Punjab’s education reforms the most complex and ambitious amidst persisting challenges

Alif Ailaan

Lahore: The Government of Punjab has invested in the most complex and ambitious set of education reforms around human resource management, school infrastructure and overall education sector governance that have produced positive outcomes over the past 5 years. However, significant challenges in actualising reform ambitions continue to persist. This was highlighted in “2013-2018 Five years of education reform: Punjab Wins, losses and challenges for the future 2018-2023”, a report published by education campaign Alif Ailaan on Wednesday.
The launch of the report was attended by Minister School Education Rana Mashood Ahmad, Secretary School Education Dr. Allah Baksh Malik, Ateed Riaz (Co-founder, The Citizens Foundation), Dr Mariam Chughtai (Associate Dean, LUMS School of Education), Dr Baela Raza Jamil (CEO, Idara-e-Taleem-o-Agahi), Dr Faisal Bari (Senior Research Fellow at IDEAS), and Malik Muhammad Ahmad Khan (Spokesperson, Government of Punjab).
The event was also attended by prominent lawmakers from across the country, including Sardar Hussain Babak, Faisal Subzwari, Qamar Zaman Kaira, Raza Haroon, Usman Kakar, Samia Raheel Qazi, Ahmad Iqbal Chaudhry, Amna Sardar, Barrister Masood, Nusrat Seher Abbasi, Noor Saleem Khan, and Waqas Jafri.
The Punjab Education Sector Reform Programme (PESRP) and School Education Reforms Roadmap provided a holistic strategy for achieving systemic sectoral improvements over the last five years. These reforms put a special emphasis on higher enrolment and retention, improved learning outcomes and quality of education, and a better managed, monitored and administered education sector.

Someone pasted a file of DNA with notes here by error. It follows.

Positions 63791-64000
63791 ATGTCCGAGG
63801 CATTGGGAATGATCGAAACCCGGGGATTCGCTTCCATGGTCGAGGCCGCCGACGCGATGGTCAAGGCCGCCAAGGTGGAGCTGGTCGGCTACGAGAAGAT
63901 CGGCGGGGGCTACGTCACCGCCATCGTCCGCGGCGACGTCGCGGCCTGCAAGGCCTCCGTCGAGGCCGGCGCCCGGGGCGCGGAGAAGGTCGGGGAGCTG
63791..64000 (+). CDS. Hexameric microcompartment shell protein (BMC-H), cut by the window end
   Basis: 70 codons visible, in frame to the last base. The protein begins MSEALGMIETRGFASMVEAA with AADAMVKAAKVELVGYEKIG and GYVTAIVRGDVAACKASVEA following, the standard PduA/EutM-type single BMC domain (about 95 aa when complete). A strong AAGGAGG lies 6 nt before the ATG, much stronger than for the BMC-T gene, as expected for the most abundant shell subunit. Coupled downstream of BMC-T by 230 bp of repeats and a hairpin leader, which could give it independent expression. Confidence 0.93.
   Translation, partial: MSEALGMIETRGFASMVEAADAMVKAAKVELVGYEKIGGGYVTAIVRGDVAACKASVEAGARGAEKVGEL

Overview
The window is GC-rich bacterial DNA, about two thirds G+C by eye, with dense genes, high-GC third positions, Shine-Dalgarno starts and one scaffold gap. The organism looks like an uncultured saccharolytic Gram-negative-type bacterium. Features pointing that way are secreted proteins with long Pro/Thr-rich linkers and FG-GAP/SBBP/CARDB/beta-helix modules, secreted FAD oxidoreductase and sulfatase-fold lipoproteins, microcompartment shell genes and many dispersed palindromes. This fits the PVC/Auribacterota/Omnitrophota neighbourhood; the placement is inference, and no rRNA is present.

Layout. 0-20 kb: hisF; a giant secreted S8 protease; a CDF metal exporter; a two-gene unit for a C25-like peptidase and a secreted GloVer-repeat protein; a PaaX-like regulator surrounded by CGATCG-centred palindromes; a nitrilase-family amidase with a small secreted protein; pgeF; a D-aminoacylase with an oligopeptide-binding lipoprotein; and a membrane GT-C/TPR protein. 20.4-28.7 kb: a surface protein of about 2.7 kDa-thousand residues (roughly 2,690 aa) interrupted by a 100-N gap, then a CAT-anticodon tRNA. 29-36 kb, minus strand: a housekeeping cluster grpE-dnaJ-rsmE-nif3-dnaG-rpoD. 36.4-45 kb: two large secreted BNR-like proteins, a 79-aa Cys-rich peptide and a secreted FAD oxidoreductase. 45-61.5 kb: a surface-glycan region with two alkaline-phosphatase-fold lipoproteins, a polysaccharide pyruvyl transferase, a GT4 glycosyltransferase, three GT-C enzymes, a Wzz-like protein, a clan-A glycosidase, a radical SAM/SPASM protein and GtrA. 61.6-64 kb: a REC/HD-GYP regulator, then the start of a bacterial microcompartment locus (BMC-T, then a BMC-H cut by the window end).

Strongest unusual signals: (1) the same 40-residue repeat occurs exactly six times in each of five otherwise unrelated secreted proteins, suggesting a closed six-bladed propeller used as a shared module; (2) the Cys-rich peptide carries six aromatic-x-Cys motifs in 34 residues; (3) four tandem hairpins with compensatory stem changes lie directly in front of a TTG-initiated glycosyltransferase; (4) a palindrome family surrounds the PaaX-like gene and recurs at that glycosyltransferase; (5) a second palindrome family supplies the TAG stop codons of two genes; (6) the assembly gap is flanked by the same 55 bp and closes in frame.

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Some of the flagship efforts under the programme include developing improved monitoring systems, improving the provision and quality of teaching, restructuring of governance systems through District Education Authorities (DEA), a robust public-private partnership programme through Punjab Education Foundation (PEF), and the development of interventions that strengthen incentives and accountability for service delivery performance.
The last five years witnessed a substantial level of political and financial investment backed by unprecedented technical innovation in tackling the education crisis in Punjab, but the gains of the reforms enacted are still fragile. Enrolment, retention, learning outcomes, public financial management, school infrastructure, discrepancies in the data regime and centralisation of all these efforts continue to pose substantial challenges to the provincial authorities.
Speaking at the launch of the report, Minister School Education Rana Mashood said ‘‘Punjab Government has started Chief Minister’s Stocktake Initiative and worked towards Public-Private Partnerships that have helped not only with accountability but also policy-making ensuring effective and timely solutions.’’

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